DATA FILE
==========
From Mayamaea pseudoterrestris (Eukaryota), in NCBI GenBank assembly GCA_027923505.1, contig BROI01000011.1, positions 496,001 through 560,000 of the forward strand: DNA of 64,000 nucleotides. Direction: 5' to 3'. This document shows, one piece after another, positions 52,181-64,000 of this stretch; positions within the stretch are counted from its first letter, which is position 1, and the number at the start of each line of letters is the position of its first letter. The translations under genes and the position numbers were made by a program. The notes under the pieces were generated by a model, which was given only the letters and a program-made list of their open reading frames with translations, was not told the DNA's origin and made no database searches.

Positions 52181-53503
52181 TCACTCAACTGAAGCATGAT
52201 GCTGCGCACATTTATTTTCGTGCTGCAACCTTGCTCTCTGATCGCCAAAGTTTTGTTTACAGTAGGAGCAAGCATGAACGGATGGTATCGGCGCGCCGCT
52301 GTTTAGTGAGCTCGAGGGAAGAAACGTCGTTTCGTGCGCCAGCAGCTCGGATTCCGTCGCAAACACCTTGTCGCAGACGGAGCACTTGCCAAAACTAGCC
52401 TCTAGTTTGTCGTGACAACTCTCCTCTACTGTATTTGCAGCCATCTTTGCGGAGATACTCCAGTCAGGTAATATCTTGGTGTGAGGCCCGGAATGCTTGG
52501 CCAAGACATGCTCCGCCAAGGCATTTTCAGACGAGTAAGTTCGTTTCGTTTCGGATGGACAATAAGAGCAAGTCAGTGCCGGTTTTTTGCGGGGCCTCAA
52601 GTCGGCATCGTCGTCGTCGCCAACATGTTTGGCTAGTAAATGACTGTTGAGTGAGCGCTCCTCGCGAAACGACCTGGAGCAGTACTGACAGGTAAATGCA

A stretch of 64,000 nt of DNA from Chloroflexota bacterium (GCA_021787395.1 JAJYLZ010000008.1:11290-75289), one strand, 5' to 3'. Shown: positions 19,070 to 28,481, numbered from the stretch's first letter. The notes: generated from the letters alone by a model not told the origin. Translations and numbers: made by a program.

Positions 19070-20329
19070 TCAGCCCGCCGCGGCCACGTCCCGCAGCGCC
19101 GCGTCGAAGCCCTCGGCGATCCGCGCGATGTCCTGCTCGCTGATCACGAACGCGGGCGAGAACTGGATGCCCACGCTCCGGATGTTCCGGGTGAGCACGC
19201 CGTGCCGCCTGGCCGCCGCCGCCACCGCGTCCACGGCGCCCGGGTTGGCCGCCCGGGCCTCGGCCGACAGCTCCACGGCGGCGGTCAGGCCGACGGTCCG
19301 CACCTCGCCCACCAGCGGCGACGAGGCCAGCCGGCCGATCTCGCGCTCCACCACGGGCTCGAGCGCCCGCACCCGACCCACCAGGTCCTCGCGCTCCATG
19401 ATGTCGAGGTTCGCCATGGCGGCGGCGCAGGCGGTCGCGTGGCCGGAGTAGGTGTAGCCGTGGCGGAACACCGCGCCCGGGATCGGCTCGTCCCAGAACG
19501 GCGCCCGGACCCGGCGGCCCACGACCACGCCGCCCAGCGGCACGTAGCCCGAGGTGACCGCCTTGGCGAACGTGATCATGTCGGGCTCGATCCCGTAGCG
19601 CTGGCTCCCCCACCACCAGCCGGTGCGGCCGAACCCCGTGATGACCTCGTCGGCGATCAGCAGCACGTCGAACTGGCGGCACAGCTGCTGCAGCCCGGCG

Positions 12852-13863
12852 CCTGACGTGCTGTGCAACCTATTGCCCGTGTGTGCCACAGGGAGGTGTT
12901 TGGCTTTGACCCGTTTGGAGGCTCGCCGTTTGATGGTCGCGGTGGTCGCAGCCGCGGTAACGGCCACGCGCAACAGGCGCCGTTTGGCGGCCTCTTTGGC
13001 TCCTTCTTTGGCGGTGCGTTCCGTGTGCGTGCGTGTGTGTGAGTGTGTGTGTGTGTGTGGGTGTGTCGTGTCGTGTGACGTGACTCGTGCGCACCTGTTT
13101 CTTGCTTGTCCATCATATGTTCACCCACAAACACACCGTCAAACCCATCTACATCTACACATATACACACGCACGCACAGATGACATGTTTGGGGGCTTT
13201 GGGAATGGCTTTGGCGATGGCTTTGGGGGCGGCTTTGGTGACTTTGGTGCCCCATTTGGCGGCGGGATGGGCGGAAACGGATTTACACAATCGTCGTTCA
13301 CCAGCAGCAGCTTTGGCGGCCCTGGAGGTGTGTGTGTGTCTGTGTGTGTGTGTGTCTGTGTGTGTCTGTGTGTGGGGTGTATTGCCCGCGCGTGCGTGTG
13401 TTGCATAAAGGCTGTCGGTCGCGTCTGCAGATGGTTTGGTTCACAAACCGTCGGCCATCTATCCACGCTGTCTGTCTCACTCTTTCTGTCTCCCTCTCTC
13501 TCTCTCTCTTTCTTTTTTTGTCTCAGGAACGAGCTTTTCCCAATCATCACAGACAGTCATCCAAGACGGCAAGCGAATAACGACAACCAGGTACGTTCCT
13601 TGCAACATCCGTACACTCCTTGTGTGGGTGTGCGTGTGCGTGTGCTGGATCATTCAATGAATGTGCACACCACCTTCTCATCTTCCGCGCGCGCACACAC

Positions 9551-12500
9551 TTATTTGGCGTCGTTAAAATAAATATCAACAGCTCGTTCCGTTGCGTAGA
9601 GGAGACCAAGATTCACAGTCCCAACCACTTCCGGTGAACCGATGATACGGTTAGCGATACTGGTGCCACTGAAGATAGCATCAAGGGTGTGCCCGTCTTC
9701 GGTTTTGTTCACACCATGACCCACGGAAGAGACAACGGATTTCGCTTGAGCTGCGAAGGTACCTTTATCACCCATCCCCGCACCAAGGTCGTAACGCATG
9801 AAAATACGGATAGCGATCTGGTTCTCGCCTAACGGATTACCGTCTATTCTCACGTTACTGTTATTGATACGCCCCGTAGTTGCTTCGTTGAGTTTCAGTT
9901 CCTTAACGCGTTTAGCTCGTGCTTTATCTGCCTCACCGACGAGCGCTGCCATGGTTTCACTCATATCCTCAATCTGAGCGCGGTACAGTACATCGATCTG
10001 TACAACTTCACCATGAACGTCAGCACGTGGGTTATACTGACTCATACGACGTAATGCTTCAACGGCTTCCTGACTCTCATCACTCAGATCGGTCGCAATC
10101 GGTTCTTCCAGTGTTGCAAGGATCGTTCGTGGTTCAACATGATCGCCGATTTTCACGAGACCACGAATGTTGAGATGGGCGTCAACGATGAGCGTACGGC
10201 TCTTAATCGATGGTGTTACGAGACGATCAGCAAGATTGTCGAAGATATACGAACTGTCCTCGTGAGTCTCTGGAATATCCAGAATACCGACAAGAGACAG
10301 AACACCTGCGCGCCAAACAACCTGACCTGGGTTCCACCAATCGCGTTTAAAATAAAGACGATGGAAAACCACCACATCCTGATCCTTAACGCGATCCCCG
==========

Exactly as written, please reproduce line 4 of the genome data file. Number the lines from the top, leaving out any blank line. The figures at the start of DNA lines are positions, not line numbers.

52201 GCTGCGCACATTTATTTTCGTGCTGCAACCTTGCTCTCTGATCGCCAAAGTTTTGTTTACAGTAGGAGCAAGCATGAACGGATGGTATCGGCGCGCCGCT